How Real Estate Investment Trusts Work
A real estate investment trust (REIT) is a company that owns, operates, or finances real estate. They work much like a mutual funds, in the sense that REITs pool the money of numerous investors.
This makes it possible for individual investors to earn dividends from real estate investments, but without having to buy, manage, or finance any properties themselves.
How REITs work
Many REITs are publicly traded on major exchanges, so you can buy and sell them like stocks.
In general, REITs focus on a specific real estate sector. However, diversified and specialty REITs may hold different types of properties in their portfolios, such as a REIT that consists of both office and retail properties.
Properties in a REIT portfolio may include apartment complexes, data centers, healthcare facilities, hotels, office buildings, retail centers, self-storage, timberland, and warehouses.
Most REITs work on a pretty straightforward business model. The REIT leases space and collects rent on the properties, then distributes that income as dividends to shareholders.
Mortgage REITs don't own real estate, but instead finance real estate. These REITs earn income from the interest on their investments.
What qualifies as a REIT?
To qualify as a REIT, a company must comply with certain provisions in the Internal Revenue Code (IRC). These requirements include primarily owning income-generating real estate for the long-term and distributing income to shareholders. Specifically, a company must meet the following requirements to qualify as a REIT:
- Invest at least 75% of total assets in real estate, cash, or U.S. Treasury Bonds
- Derive at least 75% of gross income from rent, interest on mortgages that finance real property, or real estate sales
- Pay a minimum of 90% of taxable income in the form of shareholder dividends each year
- Be an entity that's taxable as a corporation
- Be managed by a board of directors or trustees
- Have at least 100 shareholders after its first year of existence
- Have no more than 50% of its shares held by five or fewer individuals
Be aware of REIT fraud
The Securities and Exchange Commission (SEC) recommends that investors should be wary of anyone who tries to sell REITs that aren't registered with the SEC.
You can verify the registration of both publicly traded and non-traded REITs through the SEC's EDGAR system.
Types of REITs
There are three types of REITs:
Most REITs are equity REITs, which own and manage real estate. Revenues are generated primarily through rents (not by reselling properties).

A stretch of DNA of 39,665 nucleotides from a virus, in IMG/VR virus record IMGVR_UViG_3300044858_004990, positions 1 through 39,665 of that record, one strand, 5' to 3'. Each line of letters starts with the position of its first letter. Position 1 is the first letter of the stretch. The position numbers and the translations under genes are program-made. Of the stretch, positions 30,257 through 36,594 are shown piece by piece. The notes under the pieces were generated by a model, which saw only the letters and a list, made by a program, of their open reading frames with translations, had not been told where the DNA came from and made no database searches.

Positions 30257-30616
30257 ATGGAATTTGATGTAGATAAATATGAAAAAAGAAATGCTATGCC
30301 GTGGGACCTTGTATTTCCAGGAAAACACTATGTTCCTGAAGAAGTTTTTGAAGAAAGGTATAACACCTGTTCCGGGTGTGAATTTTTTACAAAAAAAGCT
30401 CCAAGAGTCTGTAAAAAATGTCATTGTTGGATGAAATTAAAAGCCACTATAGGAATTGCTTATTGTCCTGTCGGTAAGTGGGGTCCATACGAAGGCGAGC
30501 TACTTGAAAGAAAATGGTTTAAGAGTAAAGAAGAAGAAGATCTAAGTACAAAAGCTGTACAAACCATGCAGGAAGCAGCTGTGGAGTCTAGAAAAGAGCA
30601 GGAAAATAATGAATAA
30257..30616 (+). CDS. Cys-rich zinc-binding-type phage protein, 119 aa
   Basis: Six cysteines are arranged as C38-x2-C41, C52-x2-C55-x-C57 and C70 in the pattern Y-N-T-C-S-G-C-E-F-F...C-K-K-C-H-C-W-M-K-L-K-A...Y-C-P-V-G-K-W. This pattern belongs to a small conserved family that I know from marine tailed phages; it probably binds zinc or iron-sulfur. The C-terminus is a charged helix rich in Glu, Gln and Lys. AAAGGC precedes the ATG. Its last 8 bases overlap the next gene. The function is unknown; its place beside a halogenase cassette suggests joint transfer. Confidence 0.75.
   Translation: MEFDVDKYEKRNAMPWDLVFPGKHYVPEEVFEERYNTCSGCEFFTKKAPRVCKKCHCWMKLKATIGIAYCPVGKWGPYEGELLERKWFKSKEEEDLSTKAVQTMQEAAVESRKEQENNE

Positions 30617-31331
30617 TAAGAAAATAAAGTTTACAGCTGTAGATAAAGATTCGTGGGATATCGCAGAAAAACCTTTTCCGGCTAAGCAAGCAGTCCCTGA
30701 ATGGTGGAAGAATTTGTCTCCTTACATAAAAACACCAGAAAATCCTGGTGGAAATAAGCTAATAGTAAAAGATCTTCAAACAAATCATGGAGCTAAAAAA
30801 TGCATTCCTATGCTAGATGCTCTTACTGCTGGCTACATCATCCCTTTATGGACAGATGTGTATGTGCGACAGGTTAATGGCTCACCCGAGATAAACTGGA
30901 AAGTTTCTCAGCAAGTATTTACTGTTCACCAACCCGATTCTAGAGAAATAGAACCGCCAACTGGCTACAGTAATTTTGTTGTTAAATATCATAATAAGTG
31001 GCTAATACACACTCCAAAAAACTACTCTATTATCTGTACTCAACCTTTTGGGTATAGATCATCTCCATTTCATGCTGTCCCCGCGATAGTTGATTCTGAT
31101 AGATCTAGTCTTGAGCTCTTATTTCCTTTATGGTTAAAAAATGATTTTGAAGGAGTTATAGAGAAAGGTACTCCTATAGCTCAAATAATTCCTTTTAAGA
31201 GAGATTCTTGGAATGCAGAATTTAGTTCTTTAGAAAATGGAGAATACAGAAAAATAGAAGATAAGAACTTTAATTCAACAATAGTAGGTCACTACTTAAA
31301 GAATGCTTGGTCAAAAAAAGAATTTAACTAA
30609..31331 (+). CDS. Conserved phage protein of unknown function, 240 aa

Mortgage REITs lend money to real estate owners and operators either directly through mortgages and loans, or indirectly through the acquisition of mortgage-backed securities. Their earnings are generated primarily by the net interest margin, or the spread between the interest they earn on mortgage loans and the cost of funding these loans. This model makes them potentially sensitive to interest rate increases.
These REITs use the investment strategies of both equity and mortgage REITs.
REITs can also be categorized by how their shares are bought and sold:
Publicly Traded REITs.
Shares of publicly traded REITs are listed on a national securities exchange, where they are bought and sold by individual investors. They are regulated by the U.S. Securities and Exchange Commission (SEC).
Public Non-Traded REITs.
These REITs are also registered with the SEC but don’t trade on national securities exchanges. As a result, they are less liquid than publicly traded REITs. Still, they tend to be more stable because they’re not subject to market fluctuations.
These REITs aren’t registered with the SEC and don’t trade on national securities exchanges. In general, private REITs can be sold only to institutional investors.
Pros and Cons of investing in REITs
REITs can play an important part in an investment portfolio because they can offer a strong, stable annual dividend and the potential for long-term growth.
However, as with all investments, REITs have their advantages and disadvantages.
It is easy to sell and buy REITs, as most trade on public exchanges, which makes them easier to invest in than traditional real estate.
Performance-wise, REITs offer attractive risk-adjusted returns and stable cash flow.
Also, a real estate presence can be good for your portfolio because it provides diversification and dividend-based income, and the dividends are often higher than you can achieve with other investments.
REITs don't offer much in terms of short-term growth. As part of their structure, they must pay 90% of income back to investors.
So, only 10% of taxable income can be reinvested back into the REIT to buy new holdings.
Additionally, REIT dividends are taxed as regular income, and some REITs have high management and transaction fees.
Before you invest
Before you start investing in REITs, it's wise to make sure you have a solid monthly budget in place, have an emergency savings fund, and fully understand the risks involved.
Investing wisely in the stock market could generate financial gains in the long run. Uninformed investing, however, could cost you.
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